Macroinvertebrates as Indicators of Water Quality in Blacktail Creek

  • Ryan Koch
  • Stella Capoccia
  • Mark Mariano

Abstract

Blacktail Creek, located in Butte, Montana, has a long history of human-caused contamination. Mine waste has polluted parts of its streambed since the late 1800’s, causing extensive loss of vegetative diversity along the creek, as well as a loss of aquatic life. The Blacktail Berm is an area currently estimated to contain 35,000 cubic yards of toxic mine tailings. The future removal of remaining mine tailings in Butte is not a certainty at this point, but planning removal and restoration of these contaminated areas has been discussed extensively in recent years. In order to help provide baseline data prior to future restoration efforts, this study was conducted to survey the aquatic macroinvertebrate populations in Blacktail Creek. Macroinvertebrates are often used as part of an assessment of stream health, particularly in relation to restoration work. The presence and abundance of specific aquatic macroinvertebrates can be used to get an idea of the water quality of the stream. Macroinvertebrate samples were collected at five locations along Blacktail Creek from September 13, 2016 through September 17, 2016. Along with stream conductivity, temperature, and dissolved oxygen, an Ephemeroptera, Plecoptera, and Trichoptera (EPT) index assessment was completed. The EPT index used for this assessment provided good, fair, or poor water quality ratings for Blacktail Creek based on the ratio of EPT macroinvertebrates to total macroinvertebrates in a single sample. The results will provide data useful in long-term monitoring of these macroinvertebrate populations before, during, and after the cleanup of Blacktail Creek.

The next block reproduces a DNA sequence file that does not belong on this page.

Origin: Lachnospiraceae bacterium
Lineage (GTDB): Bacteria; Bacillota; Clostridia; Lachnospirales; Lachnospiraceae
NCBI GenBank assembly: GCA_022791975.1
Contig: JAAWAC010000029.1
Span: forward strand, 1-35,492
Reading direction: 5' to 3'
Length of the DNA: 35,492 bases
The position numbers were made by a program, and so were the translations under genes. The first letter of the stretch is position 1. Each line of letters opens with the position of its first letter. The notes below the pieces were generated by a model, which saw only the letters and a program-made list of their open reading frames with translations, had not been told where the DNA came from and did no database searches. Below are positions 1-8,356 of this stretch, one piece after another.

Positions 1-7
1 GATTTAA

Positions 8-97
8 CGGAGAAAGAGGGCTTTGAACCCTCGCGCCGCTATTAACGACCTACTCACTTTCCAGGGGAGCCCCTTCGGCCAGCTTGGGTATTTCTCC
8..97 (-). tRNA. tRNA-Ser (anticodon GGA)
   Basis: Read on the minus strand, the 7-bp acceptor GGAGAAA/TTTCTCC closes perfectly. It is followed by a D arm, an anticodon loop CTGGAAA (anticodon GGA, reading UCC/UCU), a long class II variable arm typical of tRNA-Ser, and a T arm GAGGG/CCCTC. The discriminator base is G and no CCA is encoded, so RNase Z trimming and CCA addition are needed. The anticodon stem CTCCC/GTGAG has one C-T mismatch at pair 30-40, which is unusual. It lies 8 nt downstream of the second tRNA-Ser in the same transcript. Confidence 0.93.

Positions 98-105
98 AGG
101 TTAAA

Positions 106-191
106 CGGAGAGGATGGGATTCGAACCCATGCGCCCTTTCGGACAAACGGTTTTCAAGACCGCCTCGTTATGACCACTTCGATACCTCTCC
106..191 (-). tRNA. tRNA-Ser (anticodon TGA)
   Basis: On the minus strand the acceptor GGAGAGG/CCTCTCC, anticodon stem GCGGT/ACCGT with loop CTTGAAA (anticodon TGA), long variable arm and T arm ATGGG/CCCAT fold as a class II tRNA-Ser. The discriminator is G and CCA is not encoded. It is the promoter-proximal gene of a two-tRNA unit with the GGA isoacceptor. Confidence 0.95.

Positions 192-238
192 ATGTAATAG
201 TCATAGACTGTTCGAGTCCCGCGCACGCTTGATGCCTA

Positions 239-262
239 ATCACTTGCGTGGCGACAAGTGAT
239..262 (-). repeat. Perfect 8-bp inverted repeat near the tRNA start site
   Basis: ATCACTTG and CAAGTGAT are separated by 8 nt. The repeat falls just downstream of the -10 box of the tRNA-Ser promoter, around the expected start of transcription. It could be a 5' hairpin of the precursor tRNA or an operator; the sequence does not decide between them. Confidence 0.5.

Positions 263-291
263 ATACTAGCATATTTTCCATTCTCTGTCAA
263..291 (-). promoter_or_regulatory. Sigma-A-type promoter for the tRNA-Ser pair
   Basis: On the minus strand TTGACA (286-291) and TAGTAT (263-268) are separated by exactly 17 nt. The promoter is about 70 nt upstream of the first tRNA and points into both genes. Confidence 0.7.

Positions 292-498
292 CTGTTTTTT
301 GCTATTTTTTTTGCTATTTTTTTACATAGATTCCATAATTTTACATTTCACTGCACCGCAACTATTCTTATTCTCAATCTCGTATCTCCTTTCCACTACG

Published
2017-12-31
Section
Montana Academy of Sciences [Presentation Abstracts]